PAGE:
If additional children enter the room the settings of the first child that entered will be maintained. However, if an adult, who has a higher priority, enters the room then the settings will change to the preferences of the adult. Similarly, if additional adults enter a room, then the settings of the first adult that entered the room will be maintained. The exception to the above rules are that if the person designated as the “room master” enters a room their settings will take priority over anyone room me in the room; even if they are a child and there are adults in the room.

This is useful for giving a child’s preferences priority in their own bedroom or in a designated play area. This system room me well thought, out but not perfect. For example, if children are playing in the living room and a parent walks into the room, just to see if they would like a snack, then the music the children were listening to will be shut off and the parent’s music will start playing. This will occur room me if the parent had no intention of interrupting the children’s activities.

RoomMe does all this by detecting the presence, not of the actual person, but the person’s smart phone using Bluetooth. This room me that for RoomMe to operate the occupants of a home need to always carry their smart phones. According to Oren Kotlicki, founder and CEO of Intellithings, 90-percent of the people between the ages of 24 and 45 have a smart phone with them 22 hours a day.

However, it is important for someone considering installing RoomMe to understand that they will need to keep their smart phones with them for the system to operate.

room me

Some people might feel that having to carry their smart phone all the time for the system to work is a burden. Room me, being able to stop RoomMe from sensing a person simply by putting down their smart phone is also an advantage. The problem of an adult entering a room and disrupting their children because their priority is higher can be solved by the parent simply putting down their smart phone before they enter the room. Installation The RoomMe sensors easily mount to the ceilings of a home with a small bracket.

While physical installation is simple, RoomMe requires careful planning to determine the optimal locations for sensors in a home. Intellithings created a video to help people with this room me. Up to 32 RoomMe sensors can be installed in a home. Under ideal circumstances this would translate to RoomMe being able to monitor people’s locations in 32 different rooms. However, large rooms with multiple entrances/exits will probably require a RoomMe to be installed at each doorway. So, the practical limit to the number of rooms that can be monitored by RoomMe, in a home, will typically be smaller than 32.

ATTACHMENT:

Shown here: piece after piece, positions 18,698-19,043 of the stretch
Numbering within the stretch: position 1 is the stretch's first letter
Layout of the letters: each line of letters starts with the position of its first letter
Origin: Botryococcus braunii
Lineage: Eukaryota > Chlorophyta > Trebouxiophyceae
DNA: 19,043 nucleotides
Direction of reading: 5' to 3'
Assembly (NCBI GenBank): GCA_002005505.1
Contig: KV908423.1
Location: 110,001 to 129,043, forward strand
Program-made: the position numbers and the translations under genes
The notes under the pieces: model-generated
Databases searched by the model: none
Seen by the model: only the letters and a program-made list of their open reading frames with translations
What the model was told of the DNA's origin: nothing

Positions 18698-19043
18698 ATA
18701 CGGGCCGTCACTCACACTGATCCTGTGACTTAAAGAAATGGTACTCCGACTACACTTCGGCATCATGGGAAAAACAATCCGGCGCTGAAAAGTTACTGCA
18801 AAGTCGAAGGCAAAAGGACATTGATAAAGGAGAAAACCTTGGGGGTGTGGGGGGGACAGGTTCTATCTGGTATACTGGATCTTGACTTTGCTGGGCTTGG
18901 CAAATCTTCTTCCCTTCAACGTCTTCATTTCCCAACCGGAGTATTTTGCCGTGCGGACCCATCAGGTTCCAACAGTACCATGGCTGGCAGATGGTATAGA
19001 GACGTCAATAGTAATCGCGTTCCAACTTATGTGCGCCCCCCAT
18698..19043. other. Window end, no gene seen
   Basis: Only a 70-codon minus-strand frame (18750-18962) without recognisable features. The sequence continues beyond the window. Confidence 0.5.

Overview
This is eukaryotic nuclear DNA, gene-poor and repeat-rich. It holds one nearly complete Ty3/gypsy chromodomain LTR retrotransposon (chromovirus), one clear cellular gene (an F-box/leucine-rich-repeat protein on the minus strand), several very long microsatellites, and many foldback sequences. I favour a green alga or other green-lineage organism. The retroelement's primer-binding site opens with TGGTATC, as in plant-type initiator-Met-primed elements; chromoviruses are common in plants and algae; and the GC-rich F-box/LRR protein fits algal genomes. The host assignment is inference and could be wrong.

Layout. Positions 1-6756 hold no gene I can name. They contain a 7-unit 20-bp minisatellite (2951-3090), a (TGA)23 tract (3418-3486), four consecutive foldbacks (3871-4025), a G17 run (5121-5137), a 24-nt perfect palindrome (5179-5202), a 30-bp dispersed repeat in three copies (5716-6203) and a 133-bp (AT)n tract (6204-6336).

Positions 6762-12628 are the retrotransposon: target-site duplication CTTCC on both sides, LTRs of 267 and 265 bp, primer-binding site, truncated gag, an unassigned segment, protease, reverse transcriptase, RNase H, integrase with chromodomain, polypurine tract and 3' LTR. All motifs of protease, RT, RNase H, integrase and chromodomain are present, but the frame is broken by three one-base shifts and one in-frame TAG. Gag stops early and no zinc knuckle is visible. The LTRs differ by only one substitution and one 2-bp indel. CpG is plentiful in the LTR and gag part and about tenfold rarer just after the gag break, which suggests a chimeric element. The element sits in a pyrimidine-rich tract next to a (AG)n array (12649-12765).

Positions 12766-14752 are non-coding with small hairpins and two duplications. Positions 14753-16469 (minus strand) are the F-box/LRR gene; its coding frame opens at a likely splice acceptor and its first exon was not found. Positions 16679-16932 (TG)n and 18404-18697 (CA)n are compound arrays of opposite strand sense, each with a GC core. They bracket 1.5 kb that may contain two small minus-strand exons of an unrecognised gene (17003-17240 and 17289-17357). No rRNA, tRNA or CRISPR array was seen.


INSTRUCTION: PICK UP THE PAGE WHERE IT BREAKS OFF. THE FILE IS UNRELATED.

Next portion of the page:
Positioning of RoomMe sensors in doorways is dependent on the height of the ceiling at that location. The higher a ceiling is the farther apart RoomMe sensors need to be placed, or conflicts will occur between sensors, and there will be confusion as to where an individual is in the home. To avoid these conflicts, RoomMe sensors need to be separated by 1.2 times the ceiling height.

So for example, if the ceiling height is 10 feet then RoomMe sensors need to be placed 12 feet apart. It should also be noted that RoomMe sensors must be mounted horizontal to the floor to operate properly.

room me

If a sensor needs to be mounted to a vaulted ceiling, a wedge shaped bracket will need to be fabricated. Integration RoomMe includes a wealth of integration possibilities. Even though this is the first release of RoomMe Intellithings has integrated with: • Phillips Hue • Ecobee • Sonos • Lifx • Sensibo • Bose • HomeKit • Wink • Control4 • Elan • RTI • URC In addition, Intellithings has released a public API so additional integrations can be created.